“Sad syndrome” is as real as the pain of saying goodbye
It has been 70 years since the death of Prince Philip, the husband of Queen Elizabeth II of the United Kingdom, and he reissued warnings about the so-called “heartbreak syndrome” and other scientific studies that showed that widowhood can increase the risk of spouse death to almost 90% The survivors come from any reason.
After the death of the Duke of Edinburgh, two months after his 100th birthday, the British royal family focused on Queen Elizabeth’s health, because losing a spouse after many years of marriage can cause serious health problems, such as depression, anxiety, and sleep. Obstacles and a decline in the immune system.
It was first described in Japan in 1990 that when the heart is subjected to sudden acute pressure and the left ventricle is weakened, a “broken heart syndrome” occurs. This can cause the heart to deform, which is usually visible after a breakup or the death of a loved one.
Once the stress is removed, the heart will return to normal, but medical evidence suggests that some patients may have chronic problems, such as congestive heart failure, arrhythmia, and even death from a heart attack, especially in women with a history of mental illness Health problems in the population.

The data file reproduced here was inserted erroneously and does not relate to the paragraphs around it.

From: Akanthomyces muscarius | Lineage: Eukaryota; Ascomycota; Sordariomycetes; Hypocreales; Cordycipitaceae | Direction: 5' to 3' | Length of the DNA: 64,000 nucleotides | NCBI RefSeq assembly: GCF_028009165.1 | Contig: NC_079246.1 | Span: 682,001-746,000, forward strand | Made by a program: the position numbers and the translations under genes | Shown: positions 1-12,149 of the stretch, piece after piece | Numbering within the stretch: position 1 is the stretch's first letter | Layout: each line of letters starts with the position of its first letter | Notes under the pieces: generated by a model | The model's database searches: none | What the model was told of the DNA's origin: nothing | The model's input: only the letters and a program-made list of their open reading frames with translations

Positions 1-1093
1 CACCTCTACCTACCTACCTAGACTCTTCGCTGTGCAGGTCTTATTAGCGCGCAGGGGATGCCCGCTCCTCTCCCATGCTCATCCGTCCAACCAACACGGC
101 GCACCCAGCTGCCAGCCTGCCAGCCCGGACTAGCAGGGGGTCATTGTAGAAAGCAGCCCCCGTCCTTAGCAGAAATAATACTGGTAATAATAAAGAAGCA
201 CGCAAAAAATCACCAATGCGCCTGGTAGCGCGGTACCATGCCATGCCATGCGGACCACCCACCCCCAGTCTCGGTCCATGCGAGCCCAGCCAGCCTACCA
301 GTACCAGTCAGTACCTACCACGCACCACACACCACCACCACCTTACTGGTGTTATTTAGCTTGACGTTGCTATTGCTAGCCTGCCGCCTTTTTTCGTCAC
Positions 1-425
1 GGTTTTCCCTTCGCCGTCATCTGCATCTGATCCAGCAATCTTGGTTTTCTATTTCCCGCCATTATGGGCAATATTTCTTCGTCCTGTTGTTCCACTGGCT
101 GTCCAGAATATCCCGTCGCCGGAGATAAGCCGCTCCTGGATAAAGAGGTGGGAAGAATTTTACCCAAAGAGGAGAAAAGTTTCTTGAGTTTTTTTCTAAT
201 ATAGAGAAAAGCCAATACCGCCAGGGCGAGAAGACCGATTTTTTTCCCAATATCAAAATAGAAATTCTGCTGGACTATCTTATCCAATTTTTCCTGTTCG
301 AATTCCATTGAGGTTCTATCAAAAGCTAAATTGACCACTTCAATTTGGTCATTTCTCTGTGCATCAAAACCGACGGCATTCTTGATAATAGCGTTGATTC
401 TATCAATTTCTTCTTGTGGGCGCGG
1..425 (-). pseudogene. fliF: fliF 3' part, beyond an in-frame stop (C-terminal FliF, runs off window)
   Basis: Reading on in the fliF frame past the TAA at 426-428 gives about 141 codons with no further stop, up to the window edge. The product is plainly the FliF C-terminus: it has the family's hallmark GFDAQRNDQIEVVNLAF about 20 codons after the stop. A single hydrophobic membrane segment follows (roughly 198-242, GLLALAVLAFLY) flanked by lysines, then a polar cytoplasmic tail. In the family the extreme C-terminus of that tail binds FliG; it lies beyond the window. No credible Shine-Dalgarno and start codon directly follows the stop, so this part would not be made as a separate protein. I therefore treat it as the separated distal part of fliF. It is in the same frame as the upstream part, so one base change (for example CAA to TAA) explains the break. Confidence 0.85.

Other studies have pointed out that when a spouse dies, there is an effect on the survivors of the couple: the so-called “widow effect.” A study by Harvard University and the University of Wisconsin showed that within the first three months after the death of a partner, the risk of anyone dying from any cause increased from 30% to 90%, especially elderly couples.
The “widowed effect” has been observed in all age groups and all races in the world, and this effect has been reduced to 15% after the first quarter of the loss has passed. Studies have found that when the couple die suddenly (due to an accident, infection or heart attack), or die from chronic diseases such as diabetes, colon cancer or lung cancer or chronic obstructive pulmonary disease (COPD), there is a risk of death. The other members of the couple increased.